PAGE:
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When State Rep. Janelle Bynum was canvassing her district last summer, a woman called 911 because she was concerned that Bynum, who is black, was “casing” the neighborhood.

The situation was similar to multiple incidents around the country in which African Americans have had the police called on them for engaging in ordinary activities, like napping or barbecuing.

Bynum introduced a bill to allow people targeted by these calls to sue the callers in small-claims court for up to $250 in damages. The measure passed the Senate on Monday.

House Bill 3216 doesn’t make these false reports a crime, and the burden of proof is not easy to meet: A plaintiff would have to prove that the caller had racist intent and summoned police to purposely discriminate or damage a person’s reputation. That’s a high bar.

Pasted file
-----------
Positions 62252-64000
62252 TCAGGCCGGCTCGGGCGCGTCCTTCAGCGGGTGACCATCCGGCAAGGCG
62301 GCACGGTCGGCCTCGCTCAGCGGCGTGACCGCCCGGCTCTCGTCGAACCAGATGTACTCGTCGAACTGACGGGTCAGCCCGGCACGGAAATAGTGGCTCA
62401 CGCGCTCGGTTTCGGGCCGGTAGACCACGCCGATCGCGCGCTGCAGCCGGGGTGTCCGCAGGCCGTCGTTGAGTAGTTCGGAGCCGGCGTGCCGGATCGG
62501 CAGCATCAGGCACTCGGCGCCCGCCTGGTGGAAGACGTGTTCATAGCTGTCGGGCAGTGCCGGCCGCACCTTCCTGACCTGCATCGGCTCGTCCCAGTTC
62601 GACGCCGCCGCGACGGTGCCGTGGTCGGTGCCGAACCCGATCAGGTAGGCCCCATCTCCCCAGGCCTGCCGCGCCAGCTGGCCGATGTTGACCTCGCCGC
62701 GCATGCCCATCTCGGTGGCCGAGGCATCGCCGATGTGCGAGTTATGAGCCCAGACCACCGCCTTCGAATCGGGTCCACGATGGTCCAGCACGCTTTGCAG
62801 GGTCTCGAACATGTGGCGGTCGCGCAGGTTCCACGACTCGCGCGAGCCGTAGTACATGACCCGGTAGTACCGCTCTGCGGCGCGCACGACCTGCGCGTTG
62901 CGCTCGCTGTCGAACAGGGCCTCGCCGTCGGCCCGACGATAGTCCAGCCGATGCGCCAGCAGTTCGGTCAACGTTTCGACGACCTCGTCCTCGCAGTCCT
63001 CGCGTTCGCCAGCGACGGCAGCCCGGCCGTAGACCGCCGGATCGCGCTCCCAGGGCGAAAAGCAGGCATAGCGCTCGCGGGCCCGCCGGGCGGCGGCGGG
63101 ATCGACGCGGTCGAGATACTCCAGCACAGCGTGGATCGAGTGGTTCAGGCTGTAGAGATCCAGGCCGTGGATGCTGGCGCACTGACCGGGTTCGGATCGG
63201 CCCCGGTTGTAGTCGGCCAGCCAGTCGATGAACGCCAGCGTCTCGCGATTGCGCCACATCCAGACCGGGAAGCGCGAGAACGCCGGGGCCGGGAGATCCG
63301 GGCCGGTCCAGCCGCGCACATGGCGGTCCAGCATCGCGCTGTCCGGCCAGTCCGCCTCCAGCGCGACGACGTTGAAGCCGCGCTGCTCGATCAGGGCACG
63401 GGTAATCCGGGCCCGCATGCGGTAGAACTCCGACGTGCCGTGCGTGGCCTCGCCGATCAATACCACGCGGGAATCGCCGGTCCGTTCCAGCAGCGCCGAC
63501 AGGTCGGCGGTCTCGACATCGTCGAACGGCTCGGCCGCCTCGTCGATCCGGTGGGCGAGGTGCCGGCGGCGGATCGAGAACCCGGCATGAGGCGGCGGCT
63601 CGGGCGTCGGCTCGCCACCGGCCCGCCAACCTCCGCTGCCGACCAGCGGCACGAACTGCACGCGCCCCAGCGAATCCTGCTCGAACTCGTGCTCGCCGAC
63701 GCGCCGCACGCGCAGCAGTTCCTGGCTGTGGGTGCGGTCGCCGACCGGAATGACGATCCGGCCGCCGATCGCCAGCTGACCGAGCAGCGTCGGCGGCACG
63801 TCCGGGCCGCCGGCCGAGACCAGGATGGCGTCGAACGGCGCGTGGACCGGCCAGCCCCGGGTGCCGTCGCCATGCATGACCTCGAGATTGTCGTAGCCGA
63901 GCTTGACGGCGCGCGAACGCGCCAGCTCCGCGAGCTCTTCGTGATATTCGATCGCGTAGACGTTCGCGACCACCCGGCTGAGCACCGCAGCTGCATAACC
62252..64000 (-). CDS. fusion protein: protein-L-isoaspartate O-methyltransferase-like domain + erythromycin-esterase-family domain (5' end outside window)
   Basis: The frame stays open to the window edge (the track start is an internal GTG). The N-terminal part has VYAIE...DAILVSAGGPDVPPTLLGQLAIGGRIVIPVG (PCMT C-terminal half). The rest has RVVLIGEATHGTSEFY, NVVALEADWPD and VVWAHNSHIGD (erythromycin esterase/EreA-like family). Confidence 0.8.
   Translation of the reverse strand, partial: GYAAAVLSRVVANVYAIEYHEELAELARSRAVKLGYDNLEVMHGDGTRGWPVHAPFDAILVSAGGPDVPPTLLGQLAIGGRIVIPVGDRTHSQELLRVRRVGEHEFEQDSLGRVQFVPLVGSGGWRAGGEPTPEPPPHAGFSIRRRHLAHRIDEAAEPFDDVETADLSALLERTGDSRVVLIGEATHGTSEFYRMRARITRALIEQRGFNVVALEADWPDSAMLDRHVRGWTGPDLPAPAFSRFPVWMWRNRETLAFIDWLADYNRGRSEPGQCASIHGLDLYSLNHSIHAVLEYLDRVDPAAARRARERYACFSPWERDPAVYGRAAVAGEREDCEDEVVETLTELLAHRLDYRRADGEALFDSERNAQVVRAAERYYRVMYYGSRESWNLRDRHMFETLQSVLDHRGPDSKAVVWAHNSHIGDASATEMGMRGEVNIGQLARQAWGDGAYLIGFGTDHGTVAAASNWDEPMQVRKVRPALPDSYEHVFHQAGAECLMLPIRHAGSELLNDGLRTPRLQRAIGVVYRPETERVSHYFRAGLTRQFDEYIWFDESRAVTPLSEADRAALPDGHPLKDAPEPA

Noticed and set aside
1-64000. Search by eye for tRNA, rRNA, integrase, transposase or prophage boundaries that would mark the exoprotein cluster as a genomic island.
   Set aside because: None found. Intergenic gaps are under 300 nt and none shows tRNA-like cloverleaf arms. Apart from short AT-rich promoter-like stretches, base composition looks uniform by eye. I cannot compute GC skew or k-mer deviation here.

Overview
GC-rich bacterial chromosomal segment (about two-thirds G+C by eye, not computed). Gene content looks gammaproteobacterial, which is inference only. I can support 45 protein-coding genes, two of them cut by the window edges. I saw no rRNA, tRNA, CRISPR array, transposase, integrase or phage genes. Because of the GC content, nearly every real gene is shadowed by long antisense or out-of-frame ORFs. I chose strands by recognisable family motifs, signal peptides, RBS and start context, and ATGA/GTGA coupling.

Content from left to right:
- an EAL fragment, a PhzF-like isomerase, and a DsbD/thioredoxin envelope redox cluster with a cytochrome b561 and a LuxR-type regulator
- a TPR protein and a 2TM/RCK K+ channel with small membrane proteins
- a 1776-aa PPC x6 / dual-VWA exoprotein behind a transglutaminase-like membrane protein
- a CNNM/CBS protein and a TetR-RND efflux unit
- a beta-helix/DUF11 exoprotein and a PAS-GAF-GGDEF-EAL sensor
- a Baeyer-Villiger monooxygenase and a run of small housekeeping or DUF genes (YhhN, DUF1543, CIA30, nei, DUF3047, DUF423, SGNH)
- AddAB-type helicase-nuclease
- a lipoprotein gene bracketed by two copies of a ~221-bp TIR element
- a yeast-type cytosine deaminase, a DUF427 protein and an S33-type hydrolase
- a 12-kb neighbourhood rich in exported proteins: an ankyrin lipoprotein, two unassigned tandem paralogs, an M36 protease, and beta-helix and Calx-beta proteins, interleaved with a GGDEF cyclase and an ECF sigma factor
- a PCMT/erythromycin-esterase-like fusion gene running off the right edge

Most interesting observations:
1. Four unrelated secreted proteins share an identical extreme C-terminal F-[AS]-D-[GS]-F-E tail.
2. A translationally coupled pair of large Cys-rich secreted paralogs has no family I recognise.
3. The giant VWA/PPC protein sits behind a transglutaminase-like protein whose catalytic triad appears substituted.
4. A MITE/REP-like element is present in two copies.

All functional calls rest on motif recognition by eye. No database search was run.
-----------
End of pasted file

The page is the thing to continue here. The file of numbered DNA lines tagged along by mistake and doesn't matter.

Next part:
The measure is more symbolic than punitive. It serves to remind white people that people of color have the right to exist in public just as they do, to go about their business without fear of being approached by police because someone felt threatened.

As Sen. Lew Frederick, one of the bill’s co-sponsors, put it, “... when a police officer stops me, I wonder if I’m going to live the rest of the day. It’s a very direct, clear fear. Hard to get that across to my colleagues who don’t have that kind of fear.”

Enough of his colleagues got the message that the bill passed Senate 48-1. The governor should sign it.